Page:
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It won't help to run it on 64-bit Vista, since it's still a 32-bit program -- but many PC users are finding it necessary to use a quad core processor to edit these very heavy, very highly compressed files.
Short of that, you have some options.
1) Use a program that converts AVCHD to more traditional hi-def video, as recommended in the FAQs at the top of this forum.
2) Use Robert's hack for creating a proxy editing environment. In proxy editing, you work with a lower resolution work print, then render the actual video when you're done. Also from the FAQs
3) And this is probably something to in addition to either of the above, make sure you've optimized Vista to squeeze all the juice from your system.
Also, be sure to go to Windows Update (don't trust it the automatically update) and download every available update. Also make sure you've got the latest Quicktime. (More problems are caused by outdated Quicktime than you can imagine!)
And give your computer a good going over and defragmenting on a regular basis! I do the following weekly, and more four year old computer runs better than the day I got it! (My new 2.66 dual-core Vista machine also runs flawlessly!)
Beyond that, I don't know enough about your set-up (like if you're using more than one hard drive) to know what else to recommend. But know going into it that you're working with some very challenging video files, so you want to make sure your tools are sharp and clean.
Steve, Thank you for your reply and suggestions. It sounds like we are using similar processors & OS. (Dual Core, 2.66, Vista32 & 4GB RAM. It seems like all my crashes are predicated by the message that I am running seriously low on memory. I'm glad you clarified the fact that I won't see any advantage in running a 32 bit program on a 64 bit OS. I wondered about that :).
I'll go to the links you gave me and give those things a try. I do realize that AVCHD is some very intensive stuff. I started out with over 1 hour of video, and got it edited down to about 24 minutes before I started running out of memory and things started crashing. weird! Thanks again for your help. I'll let you know how it works out. Kent
Also, as you work, watch for red lines appearing along the top of your timeline, indicating the need to render. When this happens, press Enter and let the program render these areas (the red line will turn green). This will relieve the program from constantly having to "soft render" these areas and will free up some memory.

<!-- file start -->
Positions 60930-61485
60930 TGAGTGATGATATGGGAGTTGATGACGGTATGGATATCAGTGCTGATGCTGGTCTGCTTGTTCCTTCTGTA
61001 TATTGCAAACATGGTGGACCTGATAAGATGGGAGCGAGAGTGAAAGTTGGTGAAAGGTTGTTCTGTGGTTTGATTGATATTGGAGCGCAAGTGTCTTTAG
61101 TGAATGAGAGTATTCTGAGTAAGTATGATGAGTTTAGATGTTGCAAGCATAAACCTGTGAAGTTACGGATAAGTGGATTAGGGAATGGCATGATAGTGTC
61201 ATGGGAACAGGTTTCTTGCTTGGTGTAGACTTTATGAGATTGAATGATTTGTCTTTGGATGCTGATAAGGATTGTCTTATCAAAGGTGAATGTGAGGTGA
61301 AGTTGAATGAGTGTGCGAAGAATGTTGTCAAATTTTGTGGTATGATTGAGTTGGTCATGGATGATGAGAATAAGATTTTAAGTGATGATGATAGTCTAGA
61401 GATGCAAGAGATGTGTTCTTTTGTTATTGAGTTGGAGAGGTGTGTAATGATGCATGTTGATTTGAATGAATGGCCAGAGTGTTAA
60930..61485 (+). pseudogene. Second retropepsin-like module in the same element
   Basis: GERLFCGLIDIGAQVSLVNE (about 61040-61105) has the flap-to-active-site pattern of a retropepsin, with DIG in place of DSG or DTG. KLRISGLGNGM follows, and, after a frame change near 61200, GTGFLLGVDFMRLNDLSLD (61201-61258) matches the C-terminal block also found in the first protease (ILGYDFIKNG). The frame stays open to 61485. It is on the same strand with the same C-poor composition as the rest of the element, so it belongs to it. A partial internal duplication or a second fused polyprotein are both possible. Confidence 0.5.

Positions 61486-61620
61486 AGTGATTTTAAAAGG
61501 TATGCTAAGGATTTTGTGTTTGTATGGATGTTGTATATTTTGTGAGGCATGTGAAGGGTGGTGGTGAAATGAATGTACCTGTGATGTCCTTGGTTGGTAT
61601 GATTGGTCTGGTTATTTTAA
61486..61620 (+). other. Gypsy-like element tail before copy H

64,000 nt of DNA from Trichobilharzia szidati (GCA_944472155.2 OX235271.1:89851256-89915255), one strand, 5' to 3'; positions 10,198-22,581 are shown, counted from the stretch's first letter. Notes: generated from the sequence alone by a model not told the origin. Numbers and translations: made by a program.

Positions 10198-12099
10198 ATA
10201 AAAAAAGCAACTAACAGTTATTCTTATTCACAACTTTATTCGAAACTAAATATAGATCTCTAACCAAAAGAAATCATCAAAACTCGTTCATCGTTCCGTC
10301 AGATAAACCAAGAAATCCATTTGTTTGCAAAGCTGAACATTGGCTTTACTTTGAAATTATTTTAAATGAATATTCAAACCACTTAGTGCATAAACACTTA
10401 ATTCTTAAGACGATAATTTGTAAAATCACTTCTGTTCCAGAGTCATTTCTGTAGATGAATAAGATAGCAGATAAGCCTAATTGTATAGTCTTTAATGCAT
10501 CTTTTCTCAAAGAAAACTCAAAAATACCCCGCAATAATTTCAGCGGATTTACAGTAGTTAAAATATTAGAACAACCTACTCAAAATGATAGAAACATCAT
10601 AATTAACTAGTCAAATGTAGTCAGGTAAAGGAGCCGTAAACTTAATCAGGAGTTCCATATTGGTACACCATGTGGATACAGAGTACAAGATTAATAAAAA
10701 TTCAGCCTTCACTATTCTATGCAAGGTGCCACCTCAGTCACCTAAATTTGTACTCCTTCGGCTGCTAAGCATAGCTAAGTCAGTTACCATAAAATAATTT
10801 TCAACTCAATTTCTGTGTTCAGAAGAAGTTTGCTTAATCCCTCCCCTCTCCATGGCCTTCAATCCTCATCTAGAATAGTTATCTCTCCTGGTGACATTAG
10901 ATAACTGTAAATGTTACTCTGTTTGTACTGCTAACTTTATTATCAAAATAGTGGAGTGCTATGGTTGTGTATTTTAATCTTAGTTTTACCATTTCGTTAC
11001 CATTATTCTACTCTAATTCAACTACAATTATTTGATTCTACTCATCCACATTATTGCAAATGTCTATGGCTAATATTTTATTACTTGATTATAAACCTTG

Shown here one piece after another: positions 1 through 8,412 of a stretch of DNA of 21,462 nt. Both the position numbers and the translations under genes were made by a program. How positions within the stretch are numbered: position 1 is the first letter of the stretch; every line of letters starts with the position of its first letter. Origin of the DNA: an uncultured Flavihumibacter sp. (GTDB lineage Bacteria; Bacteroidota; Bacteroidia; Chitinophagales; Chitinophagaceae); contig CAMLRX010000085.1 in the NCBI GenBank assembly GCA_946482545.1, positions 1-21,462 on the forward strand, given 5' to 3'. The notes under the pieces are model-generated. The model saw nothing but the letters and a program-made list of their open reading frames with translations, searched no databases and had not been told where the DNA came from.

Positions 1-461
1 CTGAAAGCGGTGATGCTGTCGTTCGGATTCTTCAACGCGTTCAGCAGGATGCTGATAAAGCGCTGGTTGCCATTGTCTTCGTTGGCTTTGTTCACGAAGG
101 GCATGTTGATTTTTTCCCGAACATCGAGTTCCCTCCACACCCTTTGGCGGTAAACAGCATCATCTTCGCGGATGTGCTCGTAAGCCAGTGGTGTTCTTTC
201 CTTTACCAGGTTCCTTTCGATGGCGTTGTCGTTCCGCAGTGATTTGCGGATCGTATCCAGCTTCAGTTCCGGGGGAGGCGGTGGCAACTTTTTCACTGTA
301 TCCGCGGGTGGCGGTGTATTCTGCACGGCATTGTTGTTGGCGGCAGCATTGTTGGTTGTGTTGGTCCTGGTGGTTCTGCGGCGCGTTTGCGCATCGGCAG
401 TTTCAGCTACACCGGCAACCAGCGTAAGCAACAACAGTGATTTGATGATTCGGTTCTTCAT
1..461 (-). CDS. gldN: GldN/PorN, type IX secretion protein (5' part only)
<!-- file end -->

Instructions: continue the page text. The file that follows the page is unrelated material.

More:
Hey Kent, I am interested to know abt your findings. Please provide the updates if the performance improved after doing what steve suggested.
As always, Steve's suggestions were very helpful. Most helpful was when I disabled many of the 'decorative features' in Vista...such as desktop appearance, mouse/icon movement, etc. I also reassigned memory (in Vista) as Steve suggested in the messages above. I don't have a beautiful desktop anymore, but who cares!....I do have PE7 running without crashing. I definately think that the most common factor that is crashing PE7 on peoples computer is the fact that they are trying to process AVCHx video with a computer that simply isn't up to the task. Right on the PE7 box, Adobe states that you should have at least a Dual-Core processor, running at 3MHz+, and that you should have 3GB of memory. Unfortunately, most computers with Dual Core processors have no more than a total of 4GB of memory. Take 2GB away for the computer, and you're only left with 2GB. Steve's fix (for reallocating memory in Vista) seems to work and should definately be used by anyone who is running Vista with a total of 4GB or less. By the way, AVCHx video comes in two varieties: the High Def variety (AVCHD), or the Standard Def variety (AVCH.264). Even though there are two varieties, they BOTH are extremely data intensive formats and they both take a very young and healty computer to edit them. For people who simply don't have the computer power and don't want to spend $1000+ for a new computer, Steve also recommends using software that will convert AVCHx video to a more universal video format (such as .avi or .wmv). Then, after the video is converted, it can be imported into PE7 and processed with less difficulty. Believe me, when Adobe or any software manufacturer stated minimum hardware requirement for their product, it is definately something to read and pay attention to. And, if you're just on the fine line of meeting the requirements, it will be most likely that you will encounter problems. I've looked at forum for Sony Vegas and Pinnacle software, and the complaints and problems are nearly identical. Bottom line is: Good video requires a 'GOOD COMPUTER!' Good Luck. Kent